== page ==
Principle Of A Meter Stick

1296 Words 6 Pages
Suhani Shah & Emma Bekhet

Purpose: To develop an efficient and accurate method of using torque to mass a meter stick – without using a triple beam balance or spring scale / force meter. Materials:
One meter stick
One fulcrum
Three sliding Clips
One 50 gram hanging mass

Setup fulcrum
Attach a sliding clip at the 50 cm mark of the meter stick and place meter stick on a fulcrum.
From that point, move the sliding clip left and right (based on which side of the meter stick is going down/up) until you are able to identify a precise value for the center of mass. If the right side of the meter stick is going down than the clip should be moved towards the right side. Vice versa for the left side. Once the meter stick stops moving,
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This will not be found at the center of mass because one of the clips is considerably heavier than the other (because it has a hanging mass). All three clips and the fulcrum should be moved. It helps to see which side of the meter has the mass. The mass and distance of one side are indirectly proportional, meaning as one value gets bigger, the other value gets smaller. As indicated in the picture above, the side that has the bigger mass has a smaller distance from the fulcrum while the side with the smaller mass has a larger distance from the …show more content…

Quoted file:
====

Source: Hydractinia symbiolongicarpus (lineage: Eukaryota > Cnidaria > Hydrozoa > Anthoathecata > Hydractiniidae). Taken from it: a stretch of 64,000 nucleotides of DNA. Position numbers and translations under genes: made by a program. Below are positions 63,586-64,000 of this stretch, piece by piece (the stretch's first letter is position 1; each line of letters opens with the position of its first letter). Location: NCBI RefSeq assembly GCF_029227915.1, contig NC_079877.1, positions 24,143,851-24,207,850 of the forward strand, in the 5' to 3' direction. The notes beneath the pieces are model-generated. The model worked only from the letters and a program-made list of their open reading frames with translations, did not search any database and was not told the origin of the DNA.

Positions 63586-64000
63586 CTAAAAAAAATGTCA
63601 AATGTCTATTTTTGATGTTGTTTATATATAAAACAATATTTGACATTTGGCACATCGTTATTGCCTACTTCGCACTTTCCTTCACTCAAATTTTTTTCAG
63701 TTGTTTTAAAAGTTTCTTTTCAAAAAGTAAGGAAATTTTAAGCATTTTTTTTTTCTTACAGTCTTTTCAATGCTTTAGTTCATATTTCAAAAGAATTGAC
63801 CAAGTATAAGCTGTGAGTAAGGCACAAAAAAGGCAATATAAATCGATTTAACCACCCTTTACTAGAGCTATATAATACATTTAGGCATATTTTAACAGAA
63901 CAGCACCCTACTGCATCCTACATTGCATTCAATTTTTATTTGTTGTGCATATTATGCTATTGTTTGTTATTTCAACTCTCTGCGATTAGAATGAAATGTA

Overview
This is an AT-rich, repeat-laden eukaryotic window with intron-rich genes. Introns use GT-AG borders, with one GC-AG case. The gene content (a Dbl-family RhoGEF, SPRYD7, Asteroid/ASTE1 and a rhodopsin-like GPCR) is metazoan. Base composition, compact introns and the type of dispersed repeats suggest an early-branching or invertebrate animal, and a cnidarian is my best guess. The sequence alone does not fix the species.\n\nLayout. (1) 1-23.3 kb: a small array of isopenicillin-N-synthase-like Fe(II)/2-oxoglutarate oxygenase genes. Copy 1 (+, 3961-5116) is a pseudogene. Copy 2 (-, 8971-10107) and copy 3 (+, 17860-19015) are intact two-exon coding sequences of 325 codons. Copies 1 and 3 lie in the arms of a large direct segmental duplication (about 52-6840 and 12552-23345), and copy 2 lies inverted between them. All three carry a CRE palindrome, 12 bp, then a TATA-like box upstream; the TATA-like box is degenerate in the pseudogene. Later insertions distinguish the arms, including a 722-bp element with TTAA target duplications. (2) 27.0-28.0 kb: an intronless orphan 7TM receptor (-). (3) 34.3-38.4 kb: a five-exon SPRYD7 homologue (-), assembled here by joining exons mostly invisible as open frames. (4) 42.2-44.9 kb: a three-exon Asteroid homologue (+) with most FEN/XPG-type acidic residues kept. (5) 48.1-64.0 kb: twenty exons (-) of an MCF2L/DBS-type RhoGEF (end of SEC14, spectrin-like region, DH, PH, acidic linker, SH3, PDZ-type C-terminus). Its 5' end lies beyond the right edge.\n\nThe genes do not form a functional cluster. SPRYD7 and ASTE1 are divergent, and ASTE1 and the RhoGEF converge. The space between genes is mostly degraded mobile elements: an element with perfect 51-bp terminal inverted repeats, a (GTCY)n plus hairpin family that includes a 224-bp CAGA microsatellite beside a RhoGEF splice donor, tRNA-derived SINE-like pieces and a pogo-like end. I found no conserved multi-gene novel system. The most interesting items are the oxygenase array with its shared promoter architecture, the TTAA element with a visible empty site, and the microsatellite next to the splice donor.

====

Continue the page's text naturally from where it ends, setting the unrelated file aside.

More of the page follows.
More traditional tools for measuring mass are spring scales and triple beam balances. Discuss in terms of forces and torques how each of these tools can be used to determine the unknown mass of an object. Include in your discussion an explanation as to why mass measurements taken by a spring scale are affected by local variations in gravitational field strength, while those taken by a balance are not.
The way a triple beam balance works has to do with the idea that equal masses on each side are being pulled downwards by gravity with equivalent forces. As mentioned before, torque can be obtained by multiplying the mass of the weight, times the force of gravity, times the distance from its pivot point or the fulcrum (T=m*g*l). When the balance reaches equilibrium, the torque that is created by the measured object must equal the torque applied to the other side of the balance. In order to make both torques equal, the masses along the beam of the balance must be moved away from the pivot point, or the fulcrum. By moving these masses, the torque is changing since the length of the lever arm is also changing. Rotational equilibrium is reached when the torque acting on each side of the pivot point are

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